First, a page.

Court junks racetrack’s trademark suit against gaming company

Court junks racetrack’s trademark suit against gaming company

A U.S. federal court has tossed out a lawsuit brought by several horse racing tracks who were after a gaming company over the latter’s use of track names.

Court junks racetrack’s trademark suit against gaming companyThe suit involved electronic gambling machines maker Encore Racing Based Games, which came out with a historic horse race system that allows players to bet in a pari-mutuel fashion. The results and the races include the names of the venues in which they were run, prompting well-known race tracks such as Oak Lawn Jockey Club to sue the gaming company.

In its lawsuit, the race track complaint that Encore had “infringed upon the plaintiff’s trademarks by using the race tracks’ names to identify the location where historic horse races had taken place,” according to the Paulick Report.

The U.S. District Court for the Western District of Kentucky, however, didn’t buy Oak Lawn’s claims, saying that Encore is “fully within their rights to describe where an event took place in their wagering system without implying the owners of the racetrack are sponsoring the game.”

In addition, the court said Encore is “protected by the fair use defense when describing where an event took place, even when the location described is most commonly conveyed using a registered trademark.”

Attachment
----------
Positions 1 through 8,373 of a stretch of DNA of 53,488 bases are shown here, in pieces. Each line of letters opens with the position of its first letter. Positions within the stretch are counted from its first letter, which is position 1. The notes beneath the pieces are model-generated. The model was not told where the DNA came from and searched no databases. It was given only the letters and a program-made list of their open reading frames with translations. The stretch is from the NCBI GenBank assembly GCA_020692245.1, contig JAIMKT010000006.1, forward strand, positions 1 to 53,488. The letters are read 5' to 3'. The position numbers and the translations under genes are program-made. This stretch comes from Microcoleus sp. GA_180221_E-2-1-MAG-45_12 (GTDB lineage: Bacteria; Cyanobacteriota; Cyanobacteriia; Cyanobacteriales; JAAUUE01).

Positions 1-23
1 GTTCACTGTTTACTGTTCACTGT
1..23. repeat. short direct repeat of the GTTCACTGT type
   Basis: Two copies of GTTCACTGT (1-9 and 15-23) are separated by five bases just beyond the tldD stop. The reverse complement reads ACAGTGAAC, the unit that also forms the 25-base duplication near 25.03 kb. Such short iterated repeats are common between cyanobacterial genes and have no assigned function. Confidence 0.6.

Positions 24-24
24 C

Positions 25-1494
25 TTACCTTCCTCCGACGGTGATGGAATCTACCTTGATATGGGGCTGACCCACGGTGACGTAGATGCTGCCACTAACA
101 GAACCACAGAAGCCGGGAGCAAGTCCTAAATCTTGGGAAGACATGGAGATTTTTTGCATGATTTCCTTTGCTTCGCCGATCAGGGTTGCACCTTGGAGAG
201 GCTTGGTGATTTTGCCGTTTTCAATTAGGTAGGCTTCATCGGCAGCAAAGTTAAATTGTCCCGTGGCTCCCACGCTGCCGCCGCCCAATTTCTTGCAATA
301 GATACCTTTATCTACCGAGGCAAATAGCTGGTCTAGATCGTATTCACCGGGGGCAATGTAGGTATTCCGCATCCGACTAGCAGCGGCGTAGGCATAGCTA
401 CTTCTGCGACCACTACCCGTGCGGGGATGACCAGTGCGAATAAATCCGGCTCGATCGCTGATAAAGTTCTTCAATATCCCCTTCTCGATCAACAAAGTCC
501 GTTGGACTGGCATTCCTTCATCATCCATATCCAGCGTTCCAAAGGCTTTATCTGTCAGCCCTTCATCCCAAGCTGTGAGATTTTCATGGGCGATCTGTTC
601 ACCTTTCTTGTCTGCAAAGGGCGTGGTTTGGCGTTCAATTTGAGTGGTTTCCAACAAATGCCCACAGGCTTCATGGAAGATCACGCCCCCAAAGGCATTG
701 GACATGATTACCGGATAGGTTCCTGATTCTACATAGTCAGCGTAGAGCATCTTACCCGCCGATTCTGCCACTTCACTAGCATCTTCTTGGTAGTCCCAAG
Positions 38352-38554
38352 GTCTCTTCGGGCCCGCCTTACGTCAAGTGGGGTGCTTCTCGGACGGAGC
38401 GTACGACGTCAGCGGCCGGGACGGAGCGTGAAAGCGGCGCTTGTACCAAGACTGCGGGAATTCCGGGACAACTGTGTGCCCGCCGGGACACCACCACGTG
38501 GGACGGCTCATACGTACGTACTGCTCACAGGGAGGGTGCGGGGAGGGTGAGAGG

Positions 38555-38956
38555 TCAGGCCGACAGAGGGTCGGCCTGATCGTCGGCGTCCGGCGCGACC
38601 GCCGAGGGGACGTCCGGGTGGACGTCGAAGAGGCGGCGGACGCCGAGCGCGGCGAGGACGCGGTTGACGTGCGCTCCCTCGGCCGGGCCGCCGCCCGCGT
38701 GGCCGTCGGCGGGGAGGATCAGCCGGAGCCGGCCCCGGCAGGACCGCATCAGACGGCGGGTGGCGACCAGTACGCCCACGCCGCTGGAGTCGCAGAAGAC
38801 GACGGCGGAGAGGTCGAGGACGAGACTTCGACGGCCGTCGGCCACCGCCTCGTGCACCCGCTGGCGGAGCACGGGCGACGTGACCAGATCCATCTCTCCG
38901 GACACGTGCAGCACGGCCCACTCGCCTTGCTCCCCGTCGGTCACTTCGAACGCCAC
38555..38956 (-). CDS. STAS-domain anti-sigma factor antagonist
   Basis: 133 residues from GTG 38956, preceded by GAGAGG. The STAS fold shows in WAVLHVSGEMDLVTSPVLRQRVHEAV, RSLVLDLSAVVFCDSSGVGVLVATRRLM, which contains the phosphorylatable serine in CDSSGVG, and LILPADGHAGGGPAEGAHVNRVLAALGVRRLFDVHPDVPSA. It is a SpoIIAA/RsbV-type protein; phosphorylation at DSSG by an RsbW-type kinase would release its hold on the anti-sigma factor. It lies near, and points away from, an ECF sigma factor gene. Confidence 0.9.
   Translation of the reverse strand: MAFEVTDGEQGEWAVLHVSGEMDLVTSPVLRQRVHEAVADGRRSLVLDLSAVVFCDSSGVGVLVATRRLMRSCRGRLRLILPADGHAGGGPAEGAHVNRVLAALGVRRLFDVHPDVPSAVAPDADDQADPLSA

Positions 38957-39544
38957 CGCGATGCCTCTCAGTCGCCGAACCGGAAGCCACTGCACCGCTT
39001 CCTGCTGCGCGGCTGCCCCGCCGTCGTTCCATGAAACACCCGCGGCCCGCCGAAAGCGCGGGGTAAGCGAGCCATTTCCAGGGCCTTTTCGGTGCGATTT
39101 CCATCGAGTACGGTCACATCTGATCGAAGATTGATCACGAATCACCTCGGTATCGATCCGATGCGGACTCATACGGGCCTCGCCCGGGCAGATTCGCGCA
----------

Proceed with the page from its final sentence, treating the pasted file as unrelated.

The federal court pointed out that Oak Lawn “failed to allege plausible facts” in order to justify its case.

Encore President Jeremy Stein welcomed the dismissal of the lawsuit, which he said could severely limit the growth of the historic horse racing market.

“Encore is committed to the long term health of the racing and breeding industries, and we are proud that the Encore system and games continue to generate record handle numbers and significant revenue for the horse industry in Kentucky and Wyoming. Monday’s ruling will allow us to continue growing while looking to bring historic horse racing revenue to new racing jurisdictions,” Stein said, according to the report.